The question, who is Mona Lisa, has been the lifelong occupation of art scholars, historians, and artists ever since Leonardo Da Vinci painted the masterpiece in 1506. Yet until today the answer remains as mysterious and enigmatic as Mona Lisa's smile itself. In fact, it is estimated that the number of theories and conjectures regarding her smile could fill the shelves of multiple libraries. Is Mona Lisa's smile happy? Ironic? Sad? Computer programs have even been used recently to analyze Mona Lisa's smile and to determine its underlying emotions. Additional long-standing questions regarding the portrait include Da Vinci's original intention and the choice of setting and the stationed position.
However far more controversial has been the ongoing debate regarding: Who is Mona Lisa? Theories about the identity of Da Vinci's model abound. Some claim the subject was Leonardo da Vinci himself, painted in a female form. Others argue that Da Vinci's assistant, Salai, posed for the picture, citing as evidence the view commonly held by Renaissance painters that men should lack the usual characteristics associated with masculinity and maturity. Acquaintances of Leonardo, including Costanza d'Avalos and Isabella of Aragon, were also postulated as possible models. Yet the most validated theory and accepted answer to the enigma of who is Mona Lisa is a woman by the name of Lisa Gherardini, who was 24 years old and the mother of two at the time she posed for the painting.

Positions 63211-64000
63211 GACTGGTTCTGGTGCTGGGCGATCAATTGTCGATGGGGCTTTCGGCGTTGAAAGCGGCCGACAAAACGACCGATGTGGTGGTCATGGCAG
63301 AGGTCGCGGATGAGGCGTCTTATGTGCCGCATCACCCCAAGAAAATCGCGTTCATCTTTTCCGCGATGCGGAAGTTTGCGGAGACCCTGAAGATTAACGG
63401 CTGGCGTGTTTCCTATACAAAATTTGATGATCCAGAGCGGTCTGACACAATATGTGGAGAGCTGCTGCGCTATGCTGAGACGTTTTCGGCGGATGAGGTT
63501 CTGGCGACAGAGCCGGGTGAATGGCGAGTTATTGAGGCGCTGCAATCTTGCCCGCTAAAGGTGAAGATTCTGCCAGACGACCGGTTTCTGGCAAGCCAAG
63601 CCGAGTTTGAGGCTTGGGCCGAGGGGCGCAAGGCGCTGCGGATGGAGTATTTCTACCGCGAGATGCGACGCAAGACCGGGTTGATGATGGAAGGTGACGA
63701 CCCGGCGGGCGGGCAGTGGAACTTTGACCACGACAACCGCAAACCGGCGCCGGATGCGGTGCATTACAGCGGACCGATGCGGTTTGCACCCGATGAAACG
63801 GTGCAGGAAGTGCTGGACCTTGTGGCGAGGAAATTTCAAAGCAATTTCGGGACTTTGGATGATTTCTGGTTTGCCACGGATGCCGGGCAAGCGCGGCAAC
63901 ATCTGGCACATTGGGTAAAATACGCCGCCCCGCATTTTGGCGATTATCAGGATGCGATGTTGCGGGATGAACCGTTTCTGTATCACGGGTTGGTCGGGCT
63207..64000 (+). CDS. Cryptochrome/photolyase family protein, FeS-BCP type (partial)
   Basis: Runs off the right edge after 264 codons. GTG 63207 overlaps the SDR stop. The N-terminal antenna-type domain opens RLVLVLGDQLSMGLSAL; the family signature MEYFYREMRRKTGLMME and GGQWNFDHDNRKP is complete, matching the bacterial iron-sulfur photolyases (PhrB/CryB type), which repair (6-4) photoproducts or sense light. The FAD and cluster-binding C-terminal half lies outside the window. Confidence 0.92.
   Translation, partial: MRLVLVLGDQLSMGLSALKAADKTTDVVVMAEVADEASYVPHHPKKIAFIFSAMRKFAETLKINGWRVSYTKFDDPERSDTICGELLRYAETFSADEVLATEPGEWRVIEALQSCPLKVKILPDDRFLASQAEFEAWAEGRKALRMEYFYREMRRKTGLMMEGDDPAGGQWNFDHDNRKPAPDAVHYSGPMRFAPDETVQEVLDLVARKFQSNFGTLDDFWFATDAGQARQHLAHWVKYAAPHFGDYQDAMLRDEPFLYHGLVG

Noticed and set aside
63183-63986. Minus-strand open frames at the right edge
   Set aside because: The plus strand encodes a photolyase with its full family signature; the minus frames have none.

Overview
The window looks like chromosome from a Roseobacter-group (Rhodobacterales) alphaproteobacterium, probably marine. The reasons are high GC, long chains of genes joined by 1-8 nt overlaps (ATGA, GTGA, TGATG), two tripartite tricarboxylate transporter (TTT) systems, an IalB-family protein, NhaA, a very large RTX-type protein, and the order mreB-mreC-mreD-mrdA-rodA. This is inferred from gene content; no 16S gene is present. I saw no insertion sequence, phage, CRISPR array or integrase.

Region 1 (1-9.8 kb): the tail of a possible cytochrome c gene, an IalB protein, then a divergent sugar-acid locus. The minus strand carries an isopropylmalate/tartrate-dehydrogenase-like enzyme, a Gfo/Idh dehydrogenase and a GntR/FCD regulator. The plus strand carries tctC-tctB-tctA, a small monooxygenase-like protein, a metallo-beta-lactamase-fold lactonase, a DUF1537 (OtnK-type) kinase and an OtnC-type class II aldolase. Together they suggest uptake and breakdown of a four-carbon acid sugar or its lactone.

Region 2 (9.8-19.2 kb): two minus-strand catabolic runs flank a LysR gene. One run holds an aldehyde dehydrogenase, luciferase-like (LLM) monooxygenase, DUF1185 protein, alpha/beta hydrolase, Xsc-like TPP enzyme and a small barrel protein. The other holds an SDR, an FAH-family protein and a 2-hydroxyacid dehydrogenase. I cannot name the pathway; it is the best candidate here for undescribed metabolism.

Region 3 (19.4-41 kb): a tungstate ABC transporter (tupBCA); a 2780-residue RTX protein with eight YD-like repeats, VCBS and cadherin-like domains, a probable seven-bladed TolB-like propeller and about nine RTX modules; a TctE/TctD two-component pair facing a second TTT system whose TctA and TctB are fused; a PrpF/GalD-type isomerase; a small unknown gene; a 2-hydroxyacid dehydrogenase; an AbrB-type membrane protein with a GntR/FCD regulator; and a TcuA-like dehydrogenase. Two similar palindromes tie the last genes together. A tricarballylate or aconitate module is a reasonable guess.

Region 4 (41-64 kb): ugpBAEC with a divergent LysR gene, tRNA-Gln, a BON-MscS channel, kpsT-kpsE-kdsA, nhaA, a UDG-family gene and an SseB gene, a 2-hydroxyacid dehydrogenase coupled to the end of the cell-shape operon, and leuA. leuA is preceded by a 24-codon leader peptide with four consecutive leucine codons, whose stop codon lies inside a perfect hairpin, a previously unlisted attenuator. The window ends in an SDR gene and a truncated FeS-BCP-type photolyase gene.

If you - like kings and emperors of yesterday and like millions of art enthusiasts today - are fascinated by the Mona Lisa, here are some little-known facts about the most recognizable portrait on earth:
While the answer to the enigma of who is Mona Lisa may always remain a mystery, one thing is for sure: The face of Mona Lisa has come to epitomize art. Wherever you go, you can find T-shirts, mugs, calendars, and other paraphernalia sporting her famous smile. Further, pictures of Mona Lisa have become pop culture art on magazine covers and in drawings by Warhol and Botero. If you would like a copy of this iconic picture hanging on your walls, simply purchase one of thousands of reproductions sold everywhere.